Many doctors think that giving a patient bad news will have negative repercussions. But a study published Aug. 1 in the Journal of Clinical Oncology found that patients typically don’t respond the way doctors fear they might, debunking many of the myths that cause doctors to not initiate end-of-life discussions with terminal cancer patients.
In a related commentary, Thomas J. Smith, a medical oncologist and hospice and palliative medicine specialist at Johns Hopkins University in Baltimore, and his colleagues point out that patients who reported having end-of-life discussions weren’t more depressed or worried and also chose to have less aggressive end-of-life care, as well as more and earlier hospice enrollment.
Smith also notes that this finding supports earlier research which showed that a frank end-of-life discussion doesn’t take away hope, feel misleading, or offend patients. It also doesn’t decrease their survival. “What it does do is allow them to plan advance directives, plan trips, get their financial concerns in order, resolve any family issues, and make spiritual peace before they get too sick,” says Smith. “It also helps them take advantage of hospice and palliative care and decide whether they want to die intubated in the ICU [intensive care unit] or peacefully at home.”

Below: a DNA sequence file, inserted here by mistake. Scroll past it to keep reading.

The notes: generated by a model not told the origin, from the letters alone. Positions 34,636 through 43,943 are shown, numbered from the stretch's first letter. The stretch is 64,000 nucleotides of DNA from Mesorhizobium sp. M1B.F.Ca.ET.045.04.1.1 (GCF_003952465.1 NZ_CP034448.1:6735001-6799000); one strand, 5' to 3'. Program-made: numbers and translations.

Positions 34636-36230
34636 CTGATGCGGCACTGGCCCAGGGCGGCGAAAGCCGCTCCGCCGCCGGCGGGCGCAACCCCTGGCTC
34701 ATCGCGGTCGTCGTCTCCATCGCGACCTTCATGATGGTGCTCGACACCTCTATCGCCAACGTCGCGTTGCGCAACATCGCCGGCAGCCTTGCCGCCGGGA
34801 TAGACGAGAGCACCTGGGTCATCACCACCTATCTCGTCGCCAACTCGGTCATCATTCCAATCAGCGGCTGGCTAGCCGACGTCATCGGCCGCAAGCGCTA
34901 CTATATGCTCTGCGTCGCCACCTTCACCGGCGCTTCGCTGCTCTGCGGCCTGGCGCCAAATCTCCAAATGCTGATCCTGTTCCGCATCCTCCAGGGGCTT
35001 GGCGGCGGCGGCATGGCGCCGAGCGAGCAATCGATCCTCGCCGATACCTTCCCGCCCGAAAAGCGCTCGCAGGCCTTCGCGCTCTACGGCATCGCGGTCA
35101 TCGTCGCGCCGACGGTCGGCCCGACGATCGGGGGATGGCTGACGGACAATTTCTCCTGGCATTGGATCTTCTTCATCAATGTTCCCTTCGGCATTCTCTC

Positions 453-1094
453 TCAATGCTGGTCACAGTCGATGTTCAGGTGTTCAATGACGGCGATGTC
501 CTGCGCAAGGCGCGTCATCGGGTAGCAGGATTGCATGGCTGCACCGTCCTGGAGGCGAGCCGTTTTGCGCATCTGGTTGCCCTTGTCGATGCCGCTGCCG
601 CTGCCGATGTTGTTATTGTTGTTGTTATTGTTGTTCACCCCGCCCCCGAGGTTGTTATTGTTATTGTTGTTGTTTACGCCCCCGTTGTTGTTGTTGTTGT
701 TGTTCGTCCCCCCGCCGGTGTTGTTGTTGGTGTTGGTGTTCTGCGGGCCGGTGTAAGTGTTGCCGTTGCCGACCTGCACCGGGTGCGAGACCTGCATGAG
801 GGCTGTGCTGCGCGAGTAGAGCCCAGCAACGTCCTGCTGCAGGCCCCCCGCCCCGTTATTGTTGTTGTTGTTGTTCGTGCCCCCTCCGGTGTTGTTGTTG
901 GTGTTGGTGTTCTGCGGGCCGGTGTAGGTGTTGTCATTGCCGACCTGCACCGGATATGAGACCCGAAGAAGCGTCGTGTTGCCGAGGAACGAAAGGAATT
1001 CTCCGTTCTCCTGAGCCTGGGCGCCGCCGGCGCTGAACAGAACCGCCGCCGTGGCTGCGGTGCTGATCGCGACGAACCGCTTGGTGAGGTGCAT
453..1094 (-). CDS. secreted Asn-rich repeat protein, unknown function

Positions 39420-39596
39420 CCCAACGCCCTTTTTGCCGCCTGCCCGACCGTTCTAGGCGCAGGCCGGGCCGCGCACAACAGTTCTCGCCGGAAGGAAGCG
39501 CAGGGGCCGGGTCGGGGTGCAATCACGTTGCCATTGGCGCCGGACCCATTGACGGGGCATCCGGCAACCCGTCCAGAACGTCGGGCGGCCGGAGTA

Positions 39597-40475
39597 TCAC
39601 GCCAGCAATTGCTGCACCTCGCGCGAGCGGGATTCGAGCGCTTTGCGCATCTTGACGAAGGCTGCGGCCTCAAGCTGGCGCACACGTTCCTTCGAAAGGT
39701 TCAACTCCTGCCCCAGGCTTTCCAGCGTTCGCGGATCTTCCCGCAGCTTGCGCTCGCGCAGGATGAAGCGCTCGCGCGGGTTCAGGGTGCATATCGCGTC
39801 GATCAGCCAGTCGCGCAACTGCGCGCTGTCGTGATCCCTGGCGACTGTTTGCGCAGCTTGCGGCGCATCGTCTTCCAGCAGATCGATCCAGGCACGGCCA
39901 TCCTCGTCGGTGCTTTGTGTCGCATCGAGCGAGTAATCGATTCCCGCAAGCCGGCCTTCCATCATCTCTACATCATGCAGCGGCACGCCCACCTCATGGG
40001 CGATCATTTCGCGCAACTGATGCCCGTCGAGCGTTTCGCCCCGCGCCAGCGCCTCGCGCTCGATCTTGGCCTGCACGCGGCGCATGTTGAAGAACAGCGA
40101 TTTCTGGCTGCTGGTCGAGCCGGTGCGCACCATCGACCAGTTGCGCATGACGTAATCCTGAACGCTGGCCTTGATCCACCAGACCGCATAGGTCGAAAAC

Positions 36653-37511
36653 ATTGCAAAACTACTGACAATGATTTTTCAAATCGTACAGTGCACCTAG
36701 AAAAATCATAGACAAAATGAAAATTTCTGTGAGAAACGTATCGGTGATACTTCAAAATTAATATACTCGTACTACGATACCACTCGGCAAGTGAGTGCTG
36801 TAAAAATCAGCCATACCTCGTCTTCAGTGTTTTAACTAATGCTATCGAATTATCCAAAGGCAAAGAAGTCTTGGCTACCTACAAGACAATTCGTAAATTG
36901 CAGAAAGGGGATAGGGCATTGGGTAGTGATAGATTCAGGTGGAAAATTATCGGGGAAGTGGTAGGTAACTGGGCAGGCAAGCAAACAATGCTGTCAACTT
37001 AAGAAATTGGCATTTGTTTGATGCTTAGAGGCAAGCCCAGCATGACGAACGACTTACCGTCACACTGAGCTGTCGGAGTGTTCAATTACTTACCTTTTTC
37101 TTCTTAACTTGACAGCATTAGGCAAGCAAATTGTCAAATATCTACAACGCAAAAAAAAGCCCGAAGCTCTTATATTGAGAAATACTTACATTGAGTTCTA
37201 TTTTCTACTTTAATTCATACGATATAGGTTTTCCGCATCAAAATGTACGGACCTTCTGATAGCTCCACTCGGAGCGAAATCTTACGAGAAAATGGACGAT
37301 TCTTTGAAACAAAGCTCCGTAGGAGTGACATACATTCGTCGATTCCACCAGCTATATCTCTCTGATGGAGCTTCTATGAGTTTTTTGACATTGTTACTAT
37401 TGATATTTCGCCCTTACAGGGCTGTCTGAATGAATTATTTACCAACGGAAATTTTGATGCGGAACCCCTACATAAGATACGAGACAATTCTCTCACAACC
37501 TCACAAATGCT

So what can patients do? “Don’t be afraid to ask for information—in fact, insist on it,” says Smith. If the doctor is vague, Smith suggests patients pointedly request, “Help me understand from a planning perspective what to expect over the next six months or a year.”
Bad news is never easy to hear, but often it can come as a relief, says Smith. “A lot of times patients will say, ‘That’s bad, but it’s a lot better than I expected.’ ” And the more they know, says Smith, the more patients can set realistic goals for managing pain and for spending the time they have left.